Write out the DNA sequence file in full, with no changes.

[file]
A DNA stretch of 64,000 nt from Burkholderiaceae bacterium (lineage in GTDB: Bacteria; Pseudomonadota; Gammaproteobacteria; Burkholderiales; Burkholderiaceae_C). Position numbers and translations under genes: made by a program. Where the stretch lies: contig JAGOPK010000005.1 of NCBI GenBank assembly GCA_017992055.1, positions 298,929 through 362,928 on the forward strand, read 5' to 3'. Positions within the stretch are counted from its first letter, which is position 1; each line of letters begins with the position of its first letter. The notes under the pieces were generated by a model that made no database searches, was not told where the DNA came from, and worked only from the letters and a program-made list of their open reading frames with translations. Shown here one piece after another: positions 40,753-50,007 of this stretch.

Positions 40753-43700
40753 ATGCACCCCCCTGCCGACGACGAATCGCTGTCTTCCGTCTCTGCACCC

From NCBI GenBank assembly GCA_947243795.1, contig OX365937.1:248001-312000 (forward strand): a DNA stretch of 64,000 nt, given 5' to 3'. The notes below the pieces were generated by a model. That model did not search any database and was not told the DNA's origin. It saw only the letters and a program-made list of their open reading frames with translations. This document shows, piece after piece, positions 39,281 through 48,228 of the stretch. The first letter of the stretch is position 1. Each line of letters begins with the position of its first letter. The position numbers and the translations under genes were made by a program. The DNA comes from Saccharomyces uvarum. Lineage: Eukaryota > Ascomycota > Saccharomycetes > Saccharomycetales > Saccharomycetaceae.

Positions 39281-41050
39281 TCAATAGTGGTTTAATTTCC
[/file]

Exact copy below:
A DNA stretch of 64,000 nt from Burkholderiaceae bacterium (lineage in GTDB: Bacteria; Pseudomonadota; Gammaproteobacteria; Burkholderiales; Burkholderiaceae_C). Position numbers and translations under genes: made by a program. Where the stretch lies: contig JAGOPK010000005.1 of NCBI GenBank assembly GCA_017992055.1, positions 298,929 through 362,928 on the forward strand, read 5' to 3'. Positions within the stretch are counted from its first letter, which is position 1; each line of letters begins with the position of its first letter. The notes under the pieces were generated by a model that made no database searches, was not told where the DNA came from, and worked only from the letters and a program-made list of their open reading frames with translations. Shown here one piece after another: positions 40,753-50,007 of this stretch.

Positions 40753-43700
40753 ATGCACCCCCCTGCCGACGACGAATCGCTGTCTTCCGTCTCTGCACCC

From NCBI GenBank assembly GCA_947243795.1, contig OX365937.1:248001-312000 (forward strand): a DNA stretch of 64,000 nt, given 5' to 3'. The notes below the pieces were generated by a model. That model did not search any database and was not told the DNA's origin. It saw only the letters and a program-made list of their open reading frames with translations. This document shows, piece after piece, positions 39,281 through 48,228 of the stretch. The first letter of the stretch is position 1. Each line of letters begins with the position of its first letter. The position numbers and the translations under genes were made by a program. The DNA comes from Saccharomyces uvarum. Lineage: Eukaryota > Ascomycota > Saccharomycetes > Saccharomycetales > Saccharomycetaceae.

Positions 39281-41050
39281 TCAATAGTGGTTTAATTTCC